What method of tracking can they invent that's less labor-intensive than that?

Cooking can be very valuable ... if you combine it with the work ethic and management skills that that off-the-books caterer, one of the main characters in the book, shows every day. There are still some people around who have on-the-books jobs, who can afford to pay $2 for a tasty, filling, reasonably healthy meal, if you can make money at that price by ignoring every law on the books, and that's the kind of work you want. Cooking for yourself? You may not have the time.

The single most important survival tip that everybody in the neighborhood told Venkatish, the one they wouldn't even trust him enough to talk to him until he learned to obey himself, was to constantly borrow and lend small sums of money to people who live in your neighborhood. That web of tiny amounts of cash, loosely tracked if tracked at all, is what makes it possible for people to survive on so little. (And so nearly impossible for them to escape. But that won't be a problem for you; unless you have a post-graduate degree or a personal relationship with a rich person, there won't be anywhere for you to escape to, so why try?)
nancylebov
Sep. 4th, 2011 07:17 pm (UTC)
I think what you're talking about is relatively humane authoritarianism.

It involves paying police and having people who know the territory.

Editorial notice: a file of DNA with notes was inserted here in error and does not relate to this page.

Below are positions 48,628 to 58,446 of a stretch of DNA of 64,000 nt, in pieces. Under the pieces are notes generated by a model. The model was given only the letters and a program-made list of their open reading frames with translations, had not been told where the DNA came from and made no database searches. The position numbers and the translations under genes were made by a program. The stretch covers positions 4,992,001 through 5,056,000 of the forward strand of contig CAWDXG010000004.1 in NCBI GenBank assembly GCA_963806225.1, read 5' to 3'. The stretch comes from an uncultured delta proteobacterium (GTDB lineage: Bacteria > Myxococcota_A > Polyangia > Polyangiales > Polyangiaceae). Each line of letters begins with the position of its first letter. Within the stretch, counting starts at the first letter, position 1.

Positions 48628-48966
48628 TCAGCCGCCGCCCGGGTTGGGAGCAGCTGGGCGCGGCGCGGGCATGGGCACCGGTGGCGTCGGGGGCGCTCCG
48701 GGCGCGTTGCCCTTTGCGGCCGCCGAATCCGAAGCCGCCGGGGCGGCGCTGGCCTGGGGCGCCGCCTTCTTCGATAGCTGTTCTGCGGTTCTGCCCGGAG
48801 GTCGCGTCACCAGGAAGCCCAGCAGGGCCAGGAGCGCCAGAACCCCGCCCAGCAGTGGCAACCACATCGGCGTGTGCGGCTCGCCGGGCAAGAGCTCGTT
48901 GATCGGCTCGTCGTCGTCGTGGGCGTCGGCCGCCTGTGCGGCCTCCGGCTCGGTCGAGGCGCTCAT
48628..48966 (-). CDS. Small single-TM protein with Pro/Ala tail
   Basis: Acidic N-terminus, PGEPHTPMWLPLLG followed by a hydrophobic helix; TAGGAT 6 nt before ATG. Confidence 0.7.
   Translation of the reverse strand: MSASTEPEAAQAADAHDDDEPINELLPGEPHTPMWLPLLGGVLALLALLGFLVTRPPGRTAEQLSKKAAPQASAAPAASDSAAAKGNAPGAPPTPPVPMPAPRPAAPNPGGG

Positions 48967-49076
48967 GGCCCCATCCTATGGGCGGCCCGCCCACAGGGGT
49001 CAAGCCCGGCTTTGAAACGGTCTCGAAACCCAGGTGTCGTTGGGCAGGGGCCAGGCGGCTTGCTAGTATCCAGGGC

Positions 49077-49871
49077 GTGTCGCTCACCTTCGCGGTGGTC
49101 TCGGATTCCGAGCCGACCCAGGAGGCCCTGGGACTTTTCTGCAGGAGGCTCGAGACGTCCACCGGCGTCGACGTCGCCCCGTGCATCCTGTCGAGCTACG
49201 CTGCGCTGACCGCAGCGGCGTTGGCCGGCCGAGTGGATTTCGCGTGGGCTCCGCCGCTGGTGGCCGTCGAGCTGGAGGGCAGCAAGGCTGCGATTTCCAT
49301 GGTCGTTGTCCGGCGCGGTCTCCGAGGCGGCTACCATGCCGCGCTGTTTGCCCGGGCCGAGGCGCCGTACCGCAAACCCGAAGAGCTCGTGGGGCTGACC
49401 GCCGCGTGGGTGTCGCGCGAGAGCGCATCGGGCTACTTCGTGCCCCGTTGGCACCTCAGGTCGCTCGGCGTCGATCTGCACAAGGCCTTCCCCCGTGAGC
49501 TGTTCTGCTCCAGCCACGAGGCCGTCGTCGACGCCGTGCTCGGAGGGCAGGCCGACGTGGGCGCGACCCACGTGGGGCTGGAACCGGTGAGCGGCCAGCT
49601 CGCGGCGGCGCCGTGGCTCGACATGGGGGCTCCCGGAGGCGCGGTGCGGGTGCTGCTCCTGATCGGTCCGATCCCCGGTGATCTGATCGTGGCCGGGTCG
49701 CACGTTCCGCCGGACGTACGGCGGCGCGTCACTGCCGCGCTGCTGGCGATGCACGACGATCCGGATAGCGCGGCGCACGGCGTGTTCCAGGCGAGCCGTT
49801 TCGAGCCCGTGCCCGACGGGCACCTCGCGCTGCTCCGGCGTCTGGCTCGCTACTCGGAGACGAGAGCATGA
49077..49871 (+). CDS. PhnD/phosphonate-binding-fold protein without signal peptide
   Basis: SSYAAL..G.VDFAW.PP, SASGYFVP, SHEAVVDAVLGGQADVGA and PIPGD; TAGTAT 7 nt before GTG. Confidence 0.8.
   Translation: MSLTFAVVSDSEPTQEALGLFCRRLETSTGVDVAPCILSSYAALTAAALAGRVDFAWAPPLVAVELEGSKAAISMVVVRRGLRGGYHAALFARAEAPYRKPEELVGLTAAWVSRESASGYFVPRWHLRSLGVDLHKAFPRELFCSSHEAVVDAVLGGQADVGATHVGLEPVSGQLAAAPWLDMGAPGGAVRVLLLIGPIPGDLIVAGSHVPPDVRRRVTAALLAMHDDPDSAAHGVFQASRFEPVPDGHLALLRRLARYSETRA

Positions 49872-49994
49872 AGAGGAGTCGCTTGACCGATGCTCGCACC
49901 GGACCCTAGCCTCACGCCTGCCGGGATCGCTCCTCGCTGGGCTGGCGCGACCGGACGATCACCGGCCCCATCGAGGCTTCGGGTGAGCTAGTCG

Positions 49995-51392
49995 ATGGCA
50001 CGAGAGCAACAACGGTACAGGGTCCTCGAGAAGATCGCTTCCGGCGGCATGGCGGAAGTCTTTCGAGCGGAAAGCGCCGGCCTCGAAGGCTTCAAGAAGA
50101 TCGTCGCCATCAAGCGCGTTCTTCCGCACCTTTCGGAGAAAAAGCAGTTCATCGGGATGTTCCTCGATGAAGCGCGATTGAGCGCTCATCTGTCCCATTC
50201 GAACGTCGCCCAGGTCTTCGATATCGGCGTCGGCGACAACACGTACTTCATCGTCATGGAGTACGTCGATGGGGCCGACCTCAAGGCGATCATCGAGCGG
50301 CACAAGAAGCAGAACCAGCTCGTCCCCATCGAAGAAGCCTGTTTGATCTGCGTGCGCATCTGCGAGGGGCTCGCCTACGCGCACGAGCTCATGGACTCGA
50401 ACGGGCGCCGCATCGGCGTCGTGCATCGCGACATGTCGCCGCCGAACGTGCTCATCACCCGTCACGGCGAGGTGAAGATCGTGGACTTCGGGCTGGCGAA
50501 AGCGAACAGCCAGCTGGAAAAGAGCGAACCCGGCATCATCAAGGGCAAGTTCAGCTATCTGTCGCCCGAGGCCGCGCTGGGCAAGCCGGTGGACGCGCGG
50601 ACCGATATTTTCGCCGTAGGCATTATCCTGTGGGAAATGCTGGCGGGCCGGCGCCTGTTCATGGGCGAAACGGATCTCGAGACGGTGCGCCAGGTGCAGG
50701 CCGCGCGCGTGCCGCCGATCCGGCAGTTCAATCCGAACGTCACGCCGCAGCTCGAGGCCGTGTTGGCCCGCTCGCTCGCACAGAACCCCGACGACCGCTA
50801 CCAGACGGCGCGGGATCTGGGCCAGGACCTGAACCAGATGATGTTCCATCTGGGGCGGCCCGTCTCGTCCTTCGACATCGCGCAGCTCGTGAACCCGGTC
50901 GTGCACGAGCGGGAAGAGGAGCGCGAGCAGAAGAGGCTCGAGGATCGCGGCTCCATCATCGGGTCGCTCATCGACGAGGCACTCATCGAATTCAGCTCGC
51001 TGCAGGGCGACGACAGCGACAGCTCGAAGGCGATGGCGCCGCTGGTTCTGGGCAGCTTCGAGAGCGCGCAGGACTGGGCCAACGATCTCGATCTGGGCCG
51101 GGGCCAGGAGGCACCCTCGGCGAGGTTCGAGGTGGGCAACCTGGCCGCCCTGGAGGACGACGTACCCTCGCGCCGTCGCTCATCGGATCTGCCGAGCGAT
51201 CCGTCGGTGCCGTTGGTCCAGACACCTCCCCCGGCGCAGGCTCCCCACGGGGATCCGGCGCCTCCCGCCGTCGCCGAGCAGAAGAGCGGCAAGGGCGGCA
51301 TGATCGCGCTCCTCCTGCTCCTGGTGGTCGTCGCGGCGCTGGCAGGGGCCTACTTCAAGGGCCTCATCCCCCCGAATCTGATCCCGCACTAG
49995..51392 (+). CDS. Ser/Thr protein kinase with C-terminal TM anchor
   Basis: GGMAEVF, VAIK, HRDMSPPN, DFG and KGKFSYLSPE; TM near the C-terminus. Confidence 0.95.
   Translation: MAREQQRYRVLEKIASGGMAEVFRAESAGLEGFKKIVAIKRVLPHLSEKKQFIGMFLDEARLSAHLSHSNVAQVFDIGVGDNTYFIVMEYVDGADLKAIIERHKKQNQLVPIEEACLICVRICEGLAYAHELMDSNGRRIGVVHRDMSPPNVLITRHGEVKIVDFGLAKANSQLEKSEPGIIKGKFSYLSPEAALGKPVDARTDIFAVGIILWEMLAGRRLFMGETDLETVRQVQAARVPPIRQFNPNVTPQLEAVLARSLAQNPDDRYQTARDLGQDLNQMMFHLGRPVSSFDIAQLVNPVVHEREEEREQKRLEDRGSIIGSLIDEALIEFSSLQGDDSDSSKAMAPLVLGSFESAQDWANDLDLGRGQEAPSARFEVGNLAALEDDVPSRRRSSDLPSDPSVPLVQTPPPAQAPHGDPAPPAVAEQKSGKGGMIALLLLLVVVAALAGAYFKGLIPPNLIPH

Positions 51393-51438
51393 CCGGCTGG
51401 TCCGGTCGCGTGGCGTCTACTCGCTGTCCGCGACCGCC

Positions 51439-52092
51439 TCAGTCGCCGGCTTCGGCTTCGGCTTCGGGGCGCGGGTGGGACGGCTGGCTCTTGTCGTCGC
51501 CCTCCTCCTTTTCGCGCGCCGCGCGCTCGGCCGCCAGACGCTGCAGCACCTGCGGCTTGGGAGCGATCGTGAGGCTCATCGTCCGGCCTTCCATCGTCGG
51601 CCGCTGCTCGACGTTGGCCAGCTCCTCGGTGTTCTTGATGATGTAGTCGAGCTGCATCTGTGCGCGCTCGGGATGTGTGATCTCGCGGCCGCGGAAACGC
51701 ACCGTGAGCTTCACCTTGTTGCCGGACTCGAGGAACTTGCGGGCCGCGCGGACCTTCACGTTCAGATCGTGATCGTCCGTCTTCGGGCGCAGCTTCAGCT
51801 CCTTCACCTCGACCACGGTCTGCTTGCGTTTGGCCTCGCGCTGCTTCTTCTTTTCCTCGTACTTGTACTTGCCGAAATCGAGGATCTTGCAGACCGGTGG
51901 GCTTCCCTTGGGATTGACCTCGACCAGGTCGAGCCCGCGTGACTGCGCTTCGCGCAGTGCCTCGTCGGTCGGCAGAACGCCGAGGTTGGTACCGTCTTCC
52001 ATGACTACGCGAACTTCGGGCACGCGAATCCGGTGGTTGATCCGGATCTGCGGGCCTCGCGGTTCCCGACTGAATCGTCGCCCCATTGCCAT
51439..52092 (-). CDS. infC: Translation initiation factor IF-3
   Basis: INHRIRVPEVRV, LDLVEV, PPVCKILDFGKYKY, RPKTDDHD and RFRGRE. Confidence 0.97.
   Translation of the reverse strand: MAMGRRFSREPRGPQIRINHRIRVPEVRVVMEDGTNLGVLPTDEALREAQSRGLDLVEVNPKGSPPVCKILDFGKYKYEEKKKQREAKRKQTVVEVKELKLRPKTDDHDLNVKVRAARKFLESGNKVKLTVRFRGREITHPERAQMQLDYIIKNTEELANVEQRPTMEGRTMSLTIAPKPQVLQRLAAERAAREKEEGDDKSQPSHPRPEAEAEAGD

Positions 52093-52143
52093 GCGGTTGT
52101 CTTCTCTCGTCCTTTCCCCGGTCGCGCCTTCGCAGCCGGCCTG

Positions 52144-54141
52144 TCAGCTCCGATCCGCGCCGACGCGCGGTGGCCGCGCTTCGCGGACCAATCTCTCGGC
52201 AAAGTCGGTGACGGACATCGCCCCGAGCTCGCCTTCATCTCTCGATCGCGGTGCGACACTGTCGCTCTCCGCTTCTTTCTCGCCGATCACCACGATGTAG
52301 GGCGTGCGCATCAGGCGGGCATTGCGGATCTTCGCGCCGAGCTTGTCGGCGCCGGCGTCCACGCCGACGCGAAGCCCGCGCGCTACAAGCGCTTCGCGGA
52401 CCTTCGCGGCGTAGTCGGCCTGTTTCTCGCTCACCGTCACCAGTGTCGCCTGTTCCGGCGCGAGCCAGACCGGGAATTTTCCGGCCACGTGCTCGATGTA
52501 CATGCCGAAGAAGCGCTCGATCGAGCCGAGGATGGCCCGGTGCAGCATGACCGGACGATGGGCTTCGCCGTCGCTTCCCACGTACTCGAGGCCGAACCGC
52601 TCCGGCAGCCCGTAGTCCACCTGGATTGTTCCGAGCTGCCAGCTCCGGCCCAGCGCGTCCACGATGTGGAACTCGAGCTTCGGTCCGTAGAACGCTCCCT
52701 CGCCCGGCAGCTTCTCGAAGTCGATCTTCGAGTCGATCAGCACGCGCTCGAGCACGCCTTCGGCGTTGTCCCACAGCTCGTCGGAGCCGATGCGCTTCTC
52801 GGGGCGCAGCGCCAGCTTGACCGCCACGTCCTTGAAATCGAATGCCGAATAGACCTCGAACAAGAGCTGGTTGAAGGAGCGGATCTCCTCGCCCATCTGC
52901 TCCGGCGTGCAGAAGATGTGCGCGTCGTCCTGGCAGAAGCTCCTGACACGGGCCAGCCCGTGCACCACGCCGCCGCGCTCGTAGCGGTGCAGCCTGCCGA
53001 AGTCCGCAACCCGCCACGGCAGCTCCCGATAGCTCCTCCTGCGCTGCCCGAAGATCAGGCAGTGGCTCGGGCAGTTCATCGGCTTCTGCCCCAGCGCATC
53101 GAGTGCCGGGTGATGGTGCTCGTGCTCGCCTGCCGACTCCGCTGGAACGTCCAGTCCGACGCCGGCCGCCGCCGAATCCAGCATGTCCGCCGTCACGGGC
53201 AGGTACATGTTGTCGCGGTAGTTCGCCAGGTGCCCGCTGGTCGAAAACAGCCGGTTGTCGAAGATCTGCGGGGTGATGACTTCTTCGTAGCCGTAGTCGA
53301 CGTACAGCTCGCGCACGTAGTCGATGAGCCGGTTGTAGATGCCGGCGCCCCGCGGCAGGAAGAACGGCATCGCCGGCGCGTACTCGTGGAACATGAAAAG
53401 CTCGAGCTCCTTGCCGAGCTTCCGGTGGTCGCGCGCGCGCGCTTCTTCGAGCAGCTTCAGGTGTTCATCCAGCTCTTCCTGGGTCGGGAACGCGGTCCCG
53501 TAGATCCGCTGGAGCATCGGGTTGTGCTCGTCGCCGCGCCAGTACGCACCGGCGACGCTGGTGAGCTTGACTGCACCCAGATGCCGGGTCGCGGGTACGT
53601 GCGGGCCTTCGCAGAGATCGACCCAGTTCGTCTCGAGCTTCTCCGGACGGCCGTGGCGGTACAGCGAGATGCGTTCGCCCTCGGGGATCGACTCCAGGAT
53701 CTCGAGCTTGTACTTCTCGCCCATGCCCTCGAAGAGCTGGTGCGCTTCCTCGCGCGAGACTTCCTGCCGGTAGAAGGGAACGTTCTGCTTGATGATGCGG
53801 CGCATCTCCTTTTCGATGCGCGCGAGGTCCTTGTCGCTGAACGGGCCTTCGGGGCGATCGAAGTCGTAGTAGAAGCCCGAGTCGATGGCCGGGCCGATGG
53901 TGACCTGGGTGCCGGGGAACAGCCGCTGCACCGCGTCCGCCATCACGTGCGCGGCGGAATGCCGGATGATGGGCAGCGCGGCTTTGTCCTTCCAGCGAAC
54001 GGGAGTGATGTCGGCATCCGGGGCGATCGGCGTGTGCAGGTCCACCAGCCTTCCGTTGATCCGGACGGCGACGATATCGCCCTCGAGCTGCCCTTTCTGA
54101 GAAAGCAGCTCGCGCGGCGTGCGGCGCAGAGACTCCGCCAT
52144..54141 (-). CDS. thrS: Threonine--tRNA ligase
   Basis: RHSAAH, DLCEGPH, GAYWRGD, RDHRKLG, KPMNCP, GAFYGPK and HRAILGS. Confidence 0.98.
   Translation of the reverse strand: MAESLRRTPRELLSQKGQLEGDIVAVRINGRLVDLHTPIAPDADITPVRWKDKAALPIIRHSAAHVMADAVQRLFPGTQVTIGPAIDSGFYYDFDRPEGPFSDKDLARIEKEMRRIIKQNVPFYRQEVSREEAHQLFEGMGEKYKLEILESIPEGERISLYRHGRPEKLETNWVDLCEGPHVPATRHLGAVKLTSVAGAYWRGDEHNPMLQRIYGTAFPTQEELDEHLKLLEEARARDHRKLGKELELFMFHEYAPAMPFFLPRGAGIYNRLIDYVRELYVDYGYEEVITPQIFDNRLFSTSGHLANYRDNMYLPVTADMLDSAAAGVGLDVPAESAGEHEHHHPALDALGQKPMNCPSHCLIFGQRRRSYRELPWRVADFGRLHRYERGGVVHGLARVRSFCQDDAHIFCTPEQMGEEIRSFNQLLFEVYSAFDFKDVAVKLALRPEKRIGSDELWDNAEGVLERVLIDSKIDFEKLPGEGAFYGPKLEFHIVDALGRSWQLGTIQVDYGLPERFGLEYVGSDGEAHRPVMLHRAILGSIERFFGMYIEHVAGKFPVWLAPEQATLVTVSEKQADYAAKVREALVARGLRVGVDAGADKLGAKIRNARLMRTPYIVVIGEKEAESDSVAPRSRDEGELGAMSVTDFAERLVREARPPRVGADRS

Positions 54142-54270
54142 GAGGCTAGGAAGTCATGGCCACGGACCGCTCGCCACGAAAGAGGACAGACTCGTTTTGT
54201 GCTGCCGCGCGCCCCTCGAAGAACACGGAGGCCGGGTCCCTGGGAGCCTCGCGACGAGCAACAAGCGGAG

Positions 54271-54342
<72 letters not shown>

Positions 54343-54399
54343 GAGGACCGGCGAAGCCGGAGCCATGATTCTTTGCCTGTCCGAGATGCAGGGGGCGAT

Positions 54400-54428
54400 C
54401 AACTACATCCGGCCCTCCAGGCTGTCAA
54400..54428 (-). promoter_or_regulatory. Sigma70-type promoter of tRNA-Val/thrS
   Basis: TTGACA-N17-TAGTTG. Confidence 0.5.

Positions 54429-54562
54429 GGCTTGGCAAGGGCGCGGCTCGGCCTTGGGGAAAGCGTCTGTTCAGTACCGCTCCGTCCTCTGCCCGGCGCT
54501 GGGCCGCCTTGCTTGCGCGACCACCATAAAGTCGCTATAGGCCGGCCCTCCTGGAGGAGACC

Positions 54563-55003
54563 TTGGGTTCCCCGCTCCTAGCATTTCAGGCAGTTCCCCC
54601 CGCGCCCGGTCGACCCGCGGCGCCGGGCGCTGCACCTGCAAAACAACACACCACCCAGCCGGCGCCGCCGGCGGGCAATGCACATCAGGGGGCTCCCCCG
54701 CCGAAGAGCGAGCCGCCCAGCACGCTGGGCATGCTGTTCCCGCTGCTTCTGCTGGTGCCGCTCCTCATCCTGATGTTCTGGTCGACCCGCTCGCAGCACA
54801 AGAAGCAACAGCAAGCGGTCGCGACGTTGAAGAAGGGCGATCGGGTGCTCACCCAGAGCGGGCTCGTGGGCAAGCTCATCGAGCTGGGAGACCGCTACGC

I'm imagining a schemehead using an automated system of enforcement. However, there may be no way to plan to deal with that sort of thing.
lucretiasheart
Sep. 5th, 2011 09:09 pm (UTC)
The idea that the Big Government will have the resources during an ongoing and steady "Decline" of Peak Oil/Peak Everything, Post-Climate Change world to spy on people and bother tracking them is... unrealistic.

I'm not saying there aren't people in power now who aren't attempting to set things up this way. Of course there are-- I'm just saying the way things are headed such autocratic planning will be in vain.

Maybe for a brief period in larger cities connected to areas where people with money live. Yeah-- there for a while there will be some definite Big Brother type stuff going on. The rest of the country (world) will be slowly moving towards barter, local money, and "favors."